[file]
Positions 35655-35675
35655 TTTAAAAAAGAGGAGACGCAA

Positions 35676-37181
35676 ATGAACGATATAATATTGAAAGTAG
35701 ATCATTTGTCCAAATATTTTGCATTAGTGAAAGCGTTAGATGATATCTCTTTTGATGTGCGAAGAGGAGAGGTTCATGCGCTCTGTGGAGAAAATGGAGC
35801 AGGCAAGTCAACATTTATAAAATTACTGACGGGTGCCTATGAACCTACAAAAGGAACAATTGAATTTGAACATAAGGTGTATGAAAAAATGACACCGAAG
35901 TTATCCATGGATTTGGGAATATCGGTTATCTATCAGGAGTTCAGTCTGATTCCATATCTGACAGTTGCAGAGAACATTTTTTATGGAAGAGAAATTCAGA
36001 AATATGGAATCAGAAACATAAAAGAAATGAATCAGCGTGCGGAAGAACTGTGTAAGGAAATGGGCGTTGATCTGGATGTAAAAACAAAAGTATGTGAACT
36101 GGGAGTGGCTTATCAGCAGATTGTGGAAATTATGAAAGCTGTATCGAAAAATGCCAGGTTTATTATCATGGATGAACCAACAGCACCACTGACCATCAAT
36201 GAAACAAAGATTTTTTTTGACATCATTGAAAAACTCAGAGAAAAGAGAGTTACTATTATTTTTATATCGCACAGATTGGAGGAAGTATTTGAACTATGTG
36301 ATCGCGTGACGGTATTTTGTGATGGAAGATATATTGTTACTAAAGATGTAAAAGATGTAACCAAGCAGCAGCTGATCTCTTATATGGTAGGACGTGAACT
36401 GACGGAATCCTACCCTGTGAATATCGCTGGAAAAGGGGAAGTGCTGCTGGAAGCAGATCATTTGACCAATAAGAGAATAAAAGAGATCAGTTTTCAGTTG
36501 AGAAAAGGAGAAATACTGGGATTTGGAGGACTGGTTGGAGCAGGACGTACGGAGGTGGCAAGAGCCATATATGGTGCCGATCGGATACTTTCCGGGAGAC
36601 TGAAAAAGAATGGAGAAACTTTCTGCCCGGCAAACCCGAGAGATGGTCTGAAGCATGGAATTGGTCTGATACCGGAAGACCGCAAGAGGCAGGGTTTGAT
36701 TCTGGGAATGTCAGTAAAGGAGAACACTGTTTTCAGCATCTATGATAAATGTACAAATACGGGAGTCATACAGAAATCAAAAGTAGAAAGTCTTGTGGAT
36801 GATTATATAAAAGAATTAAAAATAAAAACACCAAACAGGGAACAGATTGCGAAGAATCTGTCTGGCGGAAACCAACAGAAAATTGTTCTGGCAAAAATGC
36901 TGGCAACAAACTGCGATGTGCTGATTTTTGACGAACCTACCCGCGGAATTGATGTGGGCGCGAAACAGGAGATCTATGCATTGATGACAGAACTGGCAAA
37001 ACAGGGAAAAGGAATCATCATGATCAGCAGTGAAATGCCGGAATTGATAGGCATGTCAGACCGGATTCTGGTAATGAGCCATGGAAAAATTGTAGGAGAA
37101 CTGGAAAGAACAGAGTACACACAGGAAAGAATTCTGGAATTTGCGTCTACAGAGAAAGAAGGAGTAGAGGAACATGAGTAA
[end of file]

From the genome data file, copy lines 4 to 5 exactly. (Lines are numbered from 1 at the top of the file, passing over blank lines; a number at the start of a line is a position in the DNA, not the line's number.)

35676 ATGAACGATATAATATTGAAAGTAG
35701 ATCATTTGTCCAAATATTTTGCATTAGTGAAAGCGTTAGATGATATCTCTTTTGATGTGCGAAGAGGAGAGGTTCATGCGCTCTGTGGAGAAAATGGAGC